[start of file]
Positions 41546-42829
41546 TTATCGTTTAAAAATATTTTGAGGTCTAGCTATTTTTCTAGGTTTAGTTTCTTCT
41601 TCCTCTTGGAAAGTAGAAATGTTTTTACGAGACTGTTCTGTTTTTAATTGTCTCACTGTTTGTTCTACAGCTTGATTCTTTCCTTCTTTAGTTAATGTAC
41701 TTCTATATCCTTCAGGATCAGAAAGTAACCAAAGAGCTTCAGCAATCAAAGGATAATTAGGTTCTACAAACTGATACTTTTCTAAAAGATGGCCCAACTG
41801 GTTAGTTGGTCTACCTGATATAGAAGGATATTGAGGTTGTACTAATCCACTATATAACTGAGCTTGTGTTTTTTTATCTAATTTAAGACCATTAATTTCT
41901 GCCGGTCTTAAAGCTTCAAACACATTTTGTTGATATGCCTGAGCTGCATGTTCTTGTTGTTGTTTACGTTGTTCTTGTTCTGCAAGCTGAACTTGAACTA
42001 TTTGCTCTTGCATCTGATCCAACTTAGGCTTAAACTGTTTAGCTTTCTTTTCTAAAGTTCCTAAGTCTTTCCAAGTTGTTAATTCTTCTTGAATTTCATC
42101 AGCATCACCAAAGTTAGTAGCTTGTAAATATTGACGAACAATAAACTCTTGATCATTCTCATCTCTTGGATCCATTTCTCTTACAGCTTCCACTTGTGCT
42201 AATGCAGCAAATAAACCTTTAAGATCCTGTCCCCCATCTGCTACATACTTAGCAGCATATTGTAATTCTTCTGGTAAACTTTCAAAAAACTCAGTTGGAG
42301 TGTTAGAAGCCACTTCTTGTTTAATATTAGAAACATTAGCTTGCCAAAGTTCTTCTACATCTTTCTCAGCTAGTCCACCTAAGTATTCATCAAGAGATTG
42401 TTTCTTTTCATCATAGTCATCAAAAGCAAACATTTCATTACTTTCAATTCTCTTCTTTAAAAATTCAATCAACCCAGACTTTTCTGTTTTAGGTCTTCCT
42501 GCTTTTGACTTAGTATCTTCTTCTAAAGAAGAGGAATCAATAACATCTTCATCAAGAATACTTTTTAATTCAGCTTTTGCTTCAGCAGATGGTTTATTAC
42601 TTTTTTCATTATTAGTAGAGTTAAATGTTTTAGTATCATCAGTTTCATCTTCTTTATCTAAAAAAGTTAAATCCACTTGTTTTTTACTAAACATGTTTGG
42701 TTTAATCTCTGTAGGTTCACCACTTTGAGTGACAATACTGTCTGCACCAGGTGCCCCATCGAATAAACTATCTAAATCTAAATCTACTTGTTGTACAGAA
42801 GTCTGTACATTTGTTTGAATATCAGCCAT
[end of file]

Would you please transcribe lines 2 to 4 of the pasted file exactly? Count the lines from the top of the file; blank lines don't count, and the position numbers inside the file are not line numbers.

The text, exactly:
41546 TTATCGTTTAAAAATATTTTGAGGTCTAGCTATTTTTCTAGGTTTAGTTTCTTCT
41601 TCCTCTTGGAAAGTAGAAATGTTTTTACGAGACTGTTCTGTTTTTAATTGTCTCACTGTTTGTTCTACAGCTTGATTCTTTCCTTCTTTAGTTAATGTAC
41701 TTCTATATCCTTCAGGATCAGAAAGTAACCAAAGAGCTTCAGCAATCAAAGGATAATTAGGTTCTACAAACTGATACTTTTCTAAAAGATGGCCCAACTG